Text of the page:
Itacolumite is a naturally occurring porous, yellow sandstone that is flexible when cut into thin strips. It occurs in great numbers at Itacolumi, in the southern portion of Minas Gerais, Brazil. It is also found in Charkhi Dadri district, Haryana, India; Georgia; and Stokes and McDowell Counties North Carolina, USA. It is the best and most widely known example of a flexible sandstone and is a source of diamonds found in the Minas Gerais area.
On the split faces of the slabs, scales of greenish mica are visible, but in other respects, the rock seems to be remarkably pure. If a piece which is a foot or two long and half an inch thick is supported at its ends it will gradually bend by its own weight. If it is then turned over it will straighten and bend in the opposite direction. Flakes a millimetre or two thick can be bent between the fingers and are said to give out a creaking sound, but specimens showing this property form only a small part of the whole mass of the rock.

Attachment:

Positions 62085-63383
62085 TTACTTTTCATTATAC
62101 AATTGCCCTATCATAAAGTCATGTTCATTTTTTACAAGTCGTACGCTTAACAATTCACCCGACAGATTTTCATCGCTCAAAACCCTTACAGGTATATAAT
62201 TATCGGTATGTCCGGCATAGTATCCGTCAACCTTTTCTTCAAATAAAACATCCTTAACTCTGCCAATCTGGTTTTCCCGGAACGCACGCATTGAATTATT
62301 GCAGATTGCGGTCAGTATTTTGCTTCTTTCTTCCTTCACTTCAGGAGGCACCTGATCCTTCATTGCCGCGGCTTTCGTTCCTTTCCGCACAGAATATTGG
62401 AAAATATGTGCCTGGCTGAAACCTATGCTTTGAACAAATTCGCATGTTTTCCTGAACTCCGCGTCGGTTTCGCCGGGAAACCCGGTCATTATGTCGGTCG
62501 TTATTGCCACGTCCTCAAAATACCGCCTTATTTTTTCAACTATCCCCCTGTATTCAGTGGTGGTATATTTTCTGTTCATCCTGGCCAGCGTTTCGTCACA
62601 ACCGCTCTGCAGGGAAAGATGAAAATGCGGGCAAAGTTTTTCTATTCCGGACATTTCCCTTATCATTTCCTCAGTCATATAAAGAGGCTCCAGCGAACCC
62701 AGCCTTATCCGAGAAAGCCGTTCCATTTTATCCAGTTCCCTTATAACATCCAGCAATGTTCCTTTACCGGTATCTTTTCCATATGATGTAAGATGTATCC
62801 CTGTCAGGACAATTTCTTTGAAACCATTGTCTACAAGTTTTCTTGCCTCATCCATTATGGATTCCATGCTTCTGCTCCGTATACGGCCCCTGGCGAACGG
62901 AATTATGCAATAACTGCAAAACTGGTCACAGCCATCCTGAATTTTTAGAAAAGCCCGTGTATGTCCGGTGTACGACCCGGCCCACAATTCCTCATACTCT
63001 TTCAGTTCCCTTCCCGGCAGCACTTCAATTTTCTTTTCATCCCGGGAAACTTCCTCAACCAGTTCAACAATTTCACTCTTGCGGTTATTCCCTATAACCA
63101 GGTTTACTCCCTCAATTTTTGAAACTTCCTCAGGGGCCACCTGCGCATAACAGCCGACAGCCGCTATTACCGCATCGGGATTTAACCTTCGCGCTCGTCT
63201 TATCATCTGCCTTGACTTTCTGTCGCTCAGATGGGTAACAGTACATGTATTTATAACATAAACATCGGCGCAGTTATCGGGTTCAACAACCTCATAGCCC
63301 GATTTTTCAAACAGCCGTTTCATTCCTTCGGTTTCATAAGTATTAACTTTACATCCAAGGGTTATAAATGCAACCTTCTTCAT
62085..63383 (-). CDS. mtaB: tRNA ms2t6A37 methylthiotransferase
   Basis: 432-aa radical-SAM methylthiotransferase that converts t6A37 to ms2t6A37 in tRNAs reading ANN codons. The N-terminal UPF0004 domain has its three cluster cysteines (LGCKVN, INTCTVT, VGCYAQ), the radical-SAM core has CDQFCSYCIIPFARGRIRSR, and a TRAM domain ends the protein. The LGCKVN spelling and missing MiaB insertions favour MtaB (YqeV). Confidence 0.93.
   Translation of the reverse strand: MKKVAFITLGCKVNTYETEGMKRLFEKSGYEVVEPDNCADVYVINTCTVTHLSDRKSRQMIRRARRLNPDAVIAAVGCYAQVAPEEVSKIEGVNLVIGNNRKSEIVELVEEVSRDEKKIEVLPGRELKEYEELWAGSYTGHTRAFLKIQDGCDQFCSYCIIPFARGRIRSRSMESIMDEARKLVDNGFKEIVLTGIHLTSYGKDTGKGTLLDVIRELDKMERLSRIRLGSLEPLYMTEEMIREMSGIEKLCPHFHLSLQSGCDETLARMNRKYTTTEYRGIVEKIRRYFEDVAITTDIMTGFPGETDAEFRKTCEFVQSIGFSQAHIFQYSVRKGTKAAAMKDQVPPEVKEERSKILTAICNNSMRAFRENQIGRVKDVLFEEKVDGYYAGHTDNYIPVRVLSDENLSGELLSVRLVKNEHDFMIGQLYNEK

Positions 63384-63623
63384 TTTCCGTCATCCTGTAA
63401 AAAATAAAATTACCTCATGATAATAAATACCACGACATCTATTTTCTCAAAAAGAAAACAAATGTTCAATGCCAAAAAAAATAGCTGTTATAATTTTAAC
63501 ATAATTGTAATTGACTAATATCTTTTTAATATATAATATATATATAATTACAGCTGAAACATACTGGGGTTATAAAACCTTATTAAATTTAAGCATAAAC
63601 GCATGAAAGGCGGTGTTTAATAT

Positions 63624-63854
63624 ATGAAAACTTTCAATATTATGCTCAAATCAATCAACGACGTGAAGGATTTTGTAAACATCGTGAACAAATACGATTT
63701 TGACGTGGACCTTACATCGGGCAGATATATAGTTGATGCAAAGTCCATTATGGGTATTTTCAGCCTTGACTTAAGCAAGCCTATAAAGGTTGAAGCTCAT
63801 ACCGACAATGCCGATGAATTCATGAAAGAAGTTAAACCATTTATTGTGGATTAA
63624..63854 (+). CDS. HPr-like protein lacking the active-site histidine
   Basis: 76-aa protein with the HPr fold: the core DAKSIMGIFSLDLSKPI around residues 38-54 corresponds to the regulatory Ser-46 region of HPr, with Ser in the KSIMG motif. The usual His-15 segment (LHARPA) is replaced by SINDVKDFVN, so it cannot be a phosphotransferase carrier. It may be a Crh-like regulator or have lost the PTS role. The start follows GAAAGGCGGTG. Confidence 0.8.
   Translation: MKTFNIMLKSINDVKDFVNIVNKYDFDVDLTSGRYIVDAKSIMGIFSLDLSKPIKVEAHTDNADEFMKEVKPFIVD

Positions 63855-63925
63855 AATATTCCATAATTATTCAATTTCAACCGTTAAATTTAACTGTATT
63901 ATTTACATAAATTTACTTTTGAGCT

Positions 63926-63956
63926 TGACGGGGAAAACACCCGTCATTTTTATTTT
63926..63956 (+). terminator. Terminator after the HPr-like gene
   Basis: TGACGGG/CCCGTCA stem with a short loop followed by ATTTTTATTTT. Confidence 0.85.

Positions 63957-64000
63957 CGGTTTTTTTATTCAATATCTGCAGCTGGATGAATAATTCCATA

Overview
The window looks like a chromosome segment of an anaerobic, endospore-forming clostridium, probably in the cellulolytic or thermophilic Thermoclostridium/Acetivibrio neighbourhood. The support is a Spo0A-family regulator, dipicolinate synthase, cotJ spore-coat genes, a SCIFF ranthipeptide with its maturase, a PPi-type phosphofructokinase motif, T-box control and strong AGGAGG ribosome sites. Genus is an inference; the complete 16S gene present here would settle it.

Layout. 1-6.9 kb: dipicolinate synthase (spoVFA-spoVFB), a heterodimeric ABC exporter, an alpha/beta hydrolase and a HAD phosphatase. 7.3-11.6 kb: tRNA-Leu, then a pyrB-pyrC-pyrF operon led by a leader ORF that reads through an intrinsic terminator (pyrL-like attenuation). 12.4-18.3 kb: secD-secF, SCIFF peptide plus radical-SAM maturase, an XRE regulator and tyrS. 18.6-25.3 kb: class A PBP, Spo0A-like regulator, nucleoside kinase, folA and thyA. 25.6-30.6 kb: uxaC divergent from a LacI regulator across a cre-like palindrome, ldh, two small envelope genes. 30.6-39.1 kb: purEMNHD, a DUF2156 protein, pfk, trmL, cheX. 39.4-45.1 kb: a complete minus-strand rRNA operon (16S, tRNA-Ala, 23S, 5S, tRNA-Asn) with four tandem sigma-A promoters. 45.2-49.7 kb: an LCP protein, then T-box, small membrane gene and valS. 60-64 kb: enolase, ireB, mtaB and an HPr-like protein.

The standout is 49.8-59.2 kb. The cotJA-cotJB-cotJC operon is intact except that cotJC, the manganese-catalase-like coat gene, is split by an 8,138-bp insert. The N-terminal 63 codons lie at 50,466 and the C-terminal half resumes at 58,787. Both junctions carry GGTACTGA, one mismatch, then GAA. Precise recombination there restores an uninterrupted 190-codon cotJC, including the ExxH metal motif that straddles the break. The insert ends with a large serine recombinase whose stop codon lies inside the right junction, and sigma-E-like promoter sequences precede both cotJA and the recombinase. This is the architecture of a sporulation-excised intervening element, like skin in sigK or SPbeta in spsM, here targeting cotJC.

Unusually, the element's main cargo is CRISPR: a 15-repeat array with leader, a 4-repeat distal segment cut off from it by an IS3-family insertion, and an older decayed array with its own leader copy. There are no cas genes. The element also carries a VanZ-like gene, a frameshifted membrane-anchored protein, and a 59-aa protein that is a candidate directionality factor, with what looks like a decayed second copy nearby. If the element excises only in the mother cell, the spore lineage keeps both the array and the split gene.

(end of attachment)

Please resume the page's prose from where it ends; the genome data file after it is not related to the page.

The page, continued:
Cause of flexibility
Some discussion has taken place regarding the cause of the flexibility. At one time it was ascribed to the presence of thin scales of mica which were believed to permit a certain amount of motion between adjacent grains of quartz. More probably, however, it is due to the porous character of the rock together with the interlocking junctions between the sand grains. The porosity allows interstitial movement, while the hinge-like joints by which the particles are connected hold them together in spite of the displacement. These features are dependent to some extent on weathering, as the rocks contain perishable constituents which are removed and leave open cavities in their place, while at the same time additional silica may have been deposited on the quartz grains fitting their irregular surfaces more perfectly together. Most of the known flexible rocks are also fine-grained; in some cases, they are said to lose their flexibility after being dried for some time, probably because of the hardening of some interstitial substance, but many specimens kept in a dry atmosphere for years retain this property in a high degree.
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- This article incorporates text from a publication now in the public domain: Chisholm, Hugh, ed. (1911). . Encyclopædia Britannica (11th ed.). Cambridge University Press.
- Video of flexible itacolumite sandstone. Retrieved 2014-02-04.